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Apple releases first batch of ‘rapid’ security fixes for iPhones, iPads and Macs

(Image Credit Google)
Image credit : Apple Support Apple on Monday made its first batch of "rapid security" updates available to the public in an effort to quickly address security flaws that are being actively exploited or represent a serious risk to its users. The so-called Rapid Security Response upgrades, according to a notification, "deliver important security improvements between software updates." To enable Apple users to upgrade their devices more quickly than a standard software update requires, Rapid Security Responses were launched. According to Apple, the feature is turned on by default, and while it's not always possible, some quick patches can be deployed without a reboot. [caption id="attachment_168120" align="aligncenter" width="980"]Apple-WWDC22-macOS-Ventura-Safari-shared-Tab-Group Image credit : Apple[/caption] Customers who are running iOS 16.4.1, iPadOS 16.4.1, and macOS 13.3.1 will receive the quick security update. After installation, the software version will be prefixed with a letter, such as iOS 16.4.1(a), iPadOS 16.4.1(a), and macOS 13.3.1(a). Users of earlier Apple software versions won't get the quick security fix. Following software updates will include fixes, according to Apple. The deployment on Monday, however, hasn't gone as planned. Some customers reported having trouble installing the update. On an iPhone, iPad, and Mac used for testing by TechCrunch, the upgrades downloaded but were not instantly installed. Also read : Here’s why your phone might be making a loud noise today! Researchers have recently found new exploits created by spyware producers QuaDream and NSO Group that target iPhone users worldwide. Both spyware producers took advantage of previously unknown flaws in Apple software that let their government clients steal data covertly from a victim's device. According to Citizen Lab, at least one NSO-developed exploit that took use of a flaw in Apple's HomeKit smart home feature was effectively stopped last month. Lockdown Mode was a feature that Apple introduced last year to stop similar targeted attacks. We will continue to try to upgrade, as you should, given the obvious significance of this most recent security patch.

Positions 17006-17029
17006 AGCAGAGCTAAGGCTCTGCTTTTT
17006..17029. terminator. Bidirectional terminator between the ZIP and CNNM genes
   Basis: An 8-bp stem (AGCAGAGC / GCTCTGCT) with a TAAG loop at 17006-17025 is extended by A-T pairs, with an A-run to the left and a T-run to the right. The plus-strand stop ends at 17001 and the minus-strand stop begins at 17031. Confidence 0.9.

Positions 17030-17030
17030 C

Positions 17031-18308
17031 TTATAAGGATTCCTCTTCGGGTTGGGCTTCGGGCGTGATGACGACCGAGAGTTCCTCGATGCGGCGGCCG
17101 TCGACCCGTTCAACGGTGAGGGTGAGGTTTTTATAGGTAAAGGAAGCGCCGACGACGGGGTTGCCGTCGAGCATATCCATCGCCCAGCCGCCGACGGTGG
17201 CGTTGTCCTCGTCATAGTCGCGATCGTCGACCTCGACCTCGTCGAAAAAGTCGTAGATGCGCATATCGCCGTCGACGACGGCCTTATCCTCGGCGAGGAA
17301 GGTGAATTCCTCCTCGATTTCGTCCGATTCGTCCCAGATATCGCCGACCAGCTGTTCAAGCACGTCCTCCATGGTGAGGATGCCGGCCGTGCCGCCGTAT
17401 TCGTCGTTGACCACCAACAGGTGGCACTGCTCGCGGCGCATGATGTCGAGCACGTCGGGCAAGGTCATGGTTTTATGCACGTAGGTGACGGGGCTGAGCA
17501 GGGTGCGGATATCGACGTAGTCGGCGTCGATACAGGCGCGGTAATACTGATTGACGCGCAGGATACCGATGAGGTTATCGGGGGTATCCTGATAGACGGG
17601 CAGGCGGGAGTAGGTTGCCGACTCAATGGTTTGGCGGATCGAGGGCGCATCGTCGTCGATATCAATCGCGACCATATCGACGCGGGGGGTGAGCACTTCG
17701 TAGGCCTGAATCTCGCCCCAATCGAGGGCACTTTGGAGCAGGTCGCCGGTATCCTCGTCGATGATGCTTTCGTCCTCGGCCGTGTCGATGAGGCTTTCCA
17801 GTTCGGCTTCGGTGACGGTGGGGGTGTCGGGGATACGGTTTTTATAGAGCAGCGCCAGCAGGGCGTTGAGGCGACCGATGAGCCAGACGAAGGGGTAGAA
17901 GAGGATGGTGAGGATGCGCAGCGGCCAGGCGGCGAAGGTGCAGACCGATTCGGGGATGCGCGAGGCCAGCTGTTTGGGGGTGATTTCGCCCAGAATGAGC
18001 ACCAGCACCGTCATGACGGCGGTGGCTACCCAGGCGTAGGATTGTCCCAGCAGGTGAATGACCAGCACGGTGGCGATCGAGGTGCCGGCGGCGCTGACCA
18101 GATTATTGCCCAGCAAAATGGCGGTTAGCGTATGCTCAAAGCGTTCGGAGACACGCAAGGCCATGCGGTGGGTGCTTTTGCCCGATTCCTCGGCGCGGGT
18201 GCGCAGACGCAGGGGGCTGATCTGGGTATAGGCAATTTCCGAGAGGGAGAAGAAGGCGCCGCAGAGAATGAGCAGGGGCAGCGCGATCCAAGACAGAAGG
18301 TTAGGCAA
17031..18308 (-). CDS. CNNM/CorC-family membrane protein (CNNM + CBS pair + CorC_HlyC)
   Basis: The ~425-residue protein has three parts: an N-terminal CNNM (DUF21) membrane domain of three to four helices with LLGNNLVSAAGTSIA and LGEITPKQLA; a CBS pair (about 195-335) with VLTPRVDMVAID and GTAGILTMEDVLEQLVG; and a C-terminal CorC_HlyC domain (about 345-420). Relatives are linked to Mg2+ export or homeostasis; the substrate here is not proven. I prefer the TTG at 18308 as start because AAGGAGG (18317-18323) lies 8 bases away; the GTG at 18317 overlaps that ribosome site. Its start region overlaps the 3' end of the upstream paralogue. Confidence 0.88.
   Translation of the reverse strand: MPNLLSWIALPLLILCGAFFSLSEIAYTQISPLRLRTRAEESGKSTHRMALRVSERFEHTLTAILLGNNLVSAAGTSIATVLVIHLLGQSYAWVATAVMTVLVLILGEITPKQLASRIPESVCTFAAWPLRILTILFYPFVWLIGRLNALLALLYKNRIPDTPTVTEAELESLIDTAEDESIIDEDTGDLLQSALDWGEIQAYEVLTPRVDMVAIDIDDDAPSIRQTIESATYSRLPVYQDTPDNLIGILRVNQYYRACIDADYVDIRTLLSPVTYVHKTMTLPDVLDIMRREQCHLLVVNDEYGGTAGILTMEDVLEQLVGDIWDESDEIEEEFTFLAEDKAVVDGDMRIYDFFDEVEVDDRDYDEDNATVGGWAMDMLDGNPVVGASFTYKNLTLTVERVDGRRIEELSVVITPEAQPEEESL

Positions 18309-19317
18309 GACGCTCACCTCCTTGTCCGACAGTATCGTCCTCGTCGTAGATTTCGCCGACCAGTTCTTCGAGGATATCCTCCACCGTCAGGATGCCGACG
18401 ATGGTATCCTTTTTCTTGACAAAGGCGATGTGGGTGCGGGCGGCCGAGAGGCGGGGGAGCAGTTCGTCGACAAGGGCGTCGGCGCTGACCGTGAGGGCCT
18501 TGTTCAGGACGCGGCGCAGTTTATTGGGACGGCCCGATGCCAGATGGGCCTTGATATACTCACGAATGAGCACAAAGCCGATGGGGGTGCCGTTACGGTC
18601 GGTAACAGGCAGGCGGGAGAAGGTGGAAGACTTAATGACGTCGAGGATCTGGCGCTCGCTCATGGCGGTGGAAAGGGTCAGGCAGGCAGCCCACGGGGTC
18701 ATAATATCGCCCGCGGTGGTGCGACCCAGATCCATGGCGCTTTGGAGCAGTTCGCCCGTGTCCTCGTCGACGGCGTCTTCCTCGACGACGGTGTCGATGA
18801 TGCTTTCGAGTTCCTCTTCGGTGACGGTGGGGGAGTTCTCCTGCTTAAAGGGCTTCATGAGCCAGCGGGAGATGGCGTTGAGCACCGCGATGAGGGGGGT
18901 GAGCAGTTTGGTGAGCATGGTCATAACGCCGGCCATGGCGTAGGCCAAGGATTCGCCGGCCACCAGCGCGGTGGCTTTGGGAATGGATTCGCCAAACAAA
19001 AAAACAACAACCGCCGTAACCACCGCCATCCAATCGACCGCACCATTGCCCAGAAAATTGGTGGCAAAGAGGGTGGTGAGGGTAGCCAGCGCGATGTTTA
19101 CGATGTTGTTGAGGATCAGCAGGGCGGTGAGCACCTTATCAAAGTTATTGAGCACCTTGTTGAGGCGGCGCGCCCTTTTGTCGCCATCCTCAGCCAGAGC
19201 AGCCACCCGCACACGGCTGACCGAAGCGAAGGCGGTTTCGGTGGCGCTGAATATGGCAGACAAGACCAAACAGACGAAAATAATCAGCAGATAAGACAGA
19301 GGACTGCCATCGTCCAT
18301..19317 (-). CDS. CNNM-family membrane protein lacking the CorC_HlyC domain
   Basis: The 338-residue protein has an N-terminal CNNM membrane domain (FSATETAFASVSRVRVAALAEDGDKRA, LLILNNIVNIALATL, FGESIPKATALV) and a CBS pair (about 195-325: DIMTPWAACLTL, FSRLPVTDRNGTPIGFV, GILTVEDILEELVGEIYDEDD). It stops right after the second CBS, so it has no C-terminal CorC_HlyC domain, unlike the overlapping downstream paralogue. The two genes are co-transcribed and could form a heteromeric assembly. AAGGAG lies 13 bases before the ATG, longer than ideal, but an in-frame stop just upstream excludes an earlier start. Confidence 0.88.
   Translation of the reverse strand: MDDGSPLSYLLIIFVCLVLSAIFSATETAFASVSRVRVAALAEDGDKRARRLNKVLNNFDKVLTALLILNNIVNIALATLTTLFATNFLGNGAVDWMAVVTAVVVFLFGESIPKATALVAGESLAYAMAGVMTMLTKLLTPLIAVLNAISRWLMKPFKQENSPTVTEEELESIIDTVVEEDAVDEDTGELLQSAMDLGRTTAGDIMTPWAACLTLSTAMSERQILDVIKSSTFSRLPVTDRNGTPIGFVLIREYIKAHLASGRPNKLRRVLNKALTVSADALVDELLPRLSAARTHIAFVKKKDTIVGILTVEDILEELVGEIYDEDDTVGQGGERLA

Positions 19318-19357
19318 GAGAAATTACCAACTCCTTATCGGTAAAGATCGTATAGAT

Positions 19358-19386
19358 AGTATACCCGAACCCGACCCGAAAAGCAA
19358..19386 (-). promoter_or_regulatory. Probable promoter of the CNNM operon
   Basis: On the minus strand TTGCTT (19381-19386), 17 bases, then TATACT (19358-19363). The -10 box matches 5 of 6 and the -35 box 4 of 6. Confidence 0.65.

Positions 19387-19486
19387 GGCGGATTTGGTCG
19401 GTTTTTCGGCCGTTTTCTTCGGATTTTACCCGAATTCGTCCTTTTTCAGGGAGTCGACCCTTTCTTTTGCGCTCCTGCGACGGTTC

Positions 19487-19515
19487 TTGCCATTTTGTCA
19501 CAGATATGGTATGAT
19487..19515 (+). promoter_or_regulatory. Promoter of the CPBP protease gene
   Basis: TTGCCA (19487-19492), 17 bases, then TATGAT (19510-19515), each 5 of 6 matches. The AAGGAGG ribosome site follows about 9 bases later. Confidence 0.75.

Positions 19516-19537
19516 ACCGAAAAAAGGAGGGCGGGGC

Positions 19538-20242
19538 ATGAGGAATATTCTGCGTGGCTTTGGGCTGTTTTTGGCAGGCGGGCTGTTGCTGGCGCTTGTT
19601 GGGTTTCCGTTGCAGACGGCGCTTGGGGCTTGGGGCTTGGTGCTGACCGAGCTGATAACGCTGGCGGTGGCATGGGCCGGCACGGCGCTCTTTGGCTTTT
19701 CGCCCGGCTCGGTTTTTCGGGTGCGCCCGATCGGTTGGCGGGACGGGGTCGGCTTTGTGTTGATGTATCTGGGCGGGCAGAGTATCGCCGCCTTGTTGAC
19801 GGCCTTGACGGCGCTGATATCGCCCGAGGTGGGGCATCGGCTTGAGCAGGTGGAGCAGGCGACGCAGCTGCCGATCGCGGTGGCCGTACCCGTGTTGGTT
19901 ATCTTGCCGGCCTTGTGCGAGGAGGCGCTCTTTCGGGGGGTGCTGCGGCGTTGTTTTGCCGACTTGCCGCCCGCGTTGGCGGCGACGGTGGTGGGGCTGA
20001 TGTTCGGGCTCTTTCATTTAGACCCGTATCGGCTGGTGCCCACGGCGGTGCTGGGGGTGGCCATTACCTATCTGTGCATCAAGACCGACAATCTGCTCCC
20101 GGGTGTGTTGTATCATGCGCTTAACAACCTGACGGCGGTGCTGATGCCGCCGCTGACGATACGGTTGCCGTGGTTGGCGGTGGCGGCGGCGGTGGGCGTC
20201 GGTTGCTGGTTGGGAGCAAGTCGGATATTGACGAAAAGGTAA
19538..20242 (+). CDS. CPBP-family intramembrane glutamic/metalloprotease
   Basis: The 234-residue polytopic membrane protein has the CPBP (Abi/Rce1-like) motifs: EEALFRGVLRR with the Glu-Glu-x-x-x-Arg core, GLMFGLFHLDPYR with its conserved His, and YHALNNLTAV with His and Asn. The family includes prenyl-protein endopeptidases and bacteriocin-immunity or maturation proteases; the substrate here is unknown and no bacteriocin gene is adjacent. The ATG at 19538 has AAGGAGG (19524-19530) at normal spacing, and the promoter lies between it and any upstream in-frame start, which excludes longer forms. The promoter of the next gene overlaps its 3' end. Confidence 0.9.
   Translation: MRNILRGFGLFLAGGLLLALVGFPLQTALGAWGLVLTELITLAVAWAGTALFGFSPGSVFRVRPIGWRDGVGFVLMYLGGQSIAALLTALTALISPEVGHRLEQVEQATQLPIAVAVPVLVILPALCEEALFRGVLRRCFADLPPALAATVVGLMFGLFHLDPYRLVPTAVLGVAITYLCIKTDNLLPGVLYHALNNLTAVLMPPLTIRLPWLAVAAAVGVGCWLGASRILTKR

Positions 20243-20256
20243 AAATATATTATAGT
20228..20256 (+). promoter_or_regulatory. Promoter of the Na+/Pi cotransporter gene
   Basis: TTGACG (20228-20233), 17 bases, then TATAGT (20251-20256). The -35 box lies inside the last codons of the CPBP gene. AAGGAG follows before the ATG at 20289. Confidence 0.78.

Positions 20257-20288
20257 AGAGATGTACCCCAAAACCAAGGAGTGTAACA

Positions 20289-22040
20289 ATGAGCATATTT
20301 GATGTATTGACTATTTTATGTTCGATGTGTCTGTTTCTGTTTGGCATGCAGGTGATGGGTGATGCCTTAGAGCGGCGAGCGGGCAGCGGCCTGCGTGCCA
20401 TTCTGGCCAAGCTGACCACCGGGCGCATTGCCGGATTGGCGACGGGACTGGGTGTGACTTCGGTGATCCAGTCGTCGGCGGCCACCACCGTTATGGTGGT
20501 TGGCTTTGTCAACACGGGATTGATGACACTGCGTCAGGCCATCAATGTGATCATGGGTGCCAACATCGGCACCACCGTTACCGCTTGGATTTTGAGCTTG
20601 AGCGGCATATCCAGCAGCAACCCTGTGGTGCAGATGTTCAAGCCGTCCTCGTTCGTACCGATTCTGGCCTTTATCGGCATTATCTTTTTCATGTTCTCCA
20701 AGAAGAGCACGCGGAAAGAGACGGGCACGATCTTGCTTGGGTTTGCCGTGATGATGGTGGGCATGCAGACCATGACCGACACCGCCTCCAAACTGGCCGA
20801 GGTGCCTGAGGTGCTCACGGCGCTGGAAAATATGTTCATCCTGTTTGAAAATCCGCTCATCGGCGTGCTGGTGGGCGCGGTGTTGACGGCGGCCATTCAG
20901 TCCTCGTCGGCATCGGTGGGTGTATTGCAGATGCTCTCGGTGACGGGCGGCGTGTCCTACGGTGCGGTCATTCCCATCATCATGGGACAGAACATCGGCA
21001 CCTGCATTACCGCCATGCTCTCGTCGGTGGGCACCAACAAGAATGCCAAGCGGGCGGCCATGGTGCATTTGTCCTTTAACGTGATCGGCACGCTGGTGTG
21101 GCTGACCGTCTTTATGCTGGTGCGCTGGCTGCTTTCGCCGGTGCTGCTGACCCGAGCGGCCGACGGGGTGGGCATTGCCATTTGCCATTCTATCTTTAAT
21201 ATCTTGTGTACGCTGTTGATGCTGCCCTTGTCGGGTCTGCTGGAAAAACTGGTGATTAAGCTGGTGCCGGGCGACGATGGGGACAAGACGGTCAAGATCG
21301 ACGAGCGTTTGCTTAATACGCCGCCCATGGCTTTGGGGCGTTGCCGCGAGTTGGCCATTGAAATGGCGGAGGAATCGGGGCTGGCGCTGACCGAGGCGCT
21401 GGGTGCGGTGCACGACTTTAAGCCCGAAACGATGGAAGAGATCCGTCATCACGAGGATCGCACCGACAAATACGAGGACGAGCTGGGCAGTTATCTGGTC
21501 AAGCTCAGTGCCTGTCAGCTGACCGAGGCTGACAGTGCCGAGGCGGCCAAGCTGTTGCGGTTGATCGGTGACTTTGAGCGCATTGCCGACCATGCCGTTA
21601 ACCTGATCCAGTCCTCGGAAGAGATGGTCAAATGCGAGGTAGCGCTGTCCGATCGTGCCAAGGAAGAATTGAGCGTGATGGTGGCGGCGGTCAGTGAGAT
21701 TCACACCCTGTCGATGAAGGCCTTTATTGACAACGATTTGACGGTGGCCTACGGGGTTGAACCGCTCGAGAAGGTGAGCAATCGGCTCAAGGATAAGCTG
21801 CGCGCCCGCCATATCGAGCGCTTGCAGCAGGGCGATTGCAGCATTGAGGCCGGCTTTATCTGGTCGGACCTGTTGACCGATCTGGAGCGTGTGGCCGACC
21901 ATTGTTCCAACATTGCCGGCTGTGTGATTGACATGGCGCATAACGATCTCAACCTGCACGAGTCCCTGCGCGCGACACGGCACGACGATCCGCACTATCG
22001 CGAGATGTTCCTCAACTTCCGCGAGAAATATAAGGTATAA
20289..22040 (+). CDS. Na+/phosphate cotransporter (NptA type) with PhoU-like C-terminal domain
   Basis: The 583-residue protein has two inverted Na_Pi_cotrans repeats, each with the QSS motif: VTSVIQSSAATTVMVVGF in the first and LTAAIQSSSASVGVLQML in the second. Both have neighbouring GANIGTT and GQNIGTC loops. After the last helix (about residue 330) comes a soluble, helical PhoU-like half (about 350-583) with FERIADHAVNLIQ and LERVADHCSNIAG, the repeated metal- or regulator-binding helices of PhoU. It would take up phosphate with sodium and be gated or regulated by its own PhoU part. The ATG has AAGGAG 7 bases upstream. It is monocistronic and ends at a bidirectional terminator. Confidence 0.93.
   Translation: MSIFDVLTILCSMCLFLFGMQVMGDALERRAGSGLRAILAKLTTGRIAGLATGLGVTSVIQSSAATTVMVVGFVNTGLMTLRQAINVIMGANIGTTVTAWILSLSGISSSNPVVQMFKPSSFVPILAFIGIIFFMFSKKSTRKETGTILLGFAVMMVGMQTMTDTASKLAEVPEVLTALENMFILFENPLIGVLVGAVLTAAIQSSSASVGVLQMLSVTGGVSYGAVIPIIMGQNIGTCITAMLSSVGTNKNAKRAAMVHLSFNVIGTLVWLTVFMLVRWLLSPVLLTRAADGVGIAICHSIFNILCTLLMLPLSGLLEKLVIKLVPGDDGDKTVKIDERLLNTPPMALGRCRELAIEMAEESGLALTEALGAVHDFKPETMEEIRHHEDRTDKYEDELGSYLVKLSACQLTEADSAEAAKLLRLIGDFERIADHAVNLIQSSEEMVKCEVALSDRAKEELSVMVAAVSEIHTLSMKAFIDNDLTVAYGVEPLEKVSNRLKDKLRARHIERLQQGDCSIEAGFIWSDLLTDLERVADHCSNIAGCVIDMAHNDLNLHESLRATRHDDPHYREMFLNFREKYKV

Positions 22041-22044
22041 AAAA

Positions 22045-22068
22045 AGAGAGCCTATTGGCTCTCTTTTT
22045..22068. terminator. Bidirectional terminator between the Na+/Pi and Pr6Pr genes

By Awanish Kumar

I keep abreast of the latest technological developments to bring you unfiltered information about gadgets.


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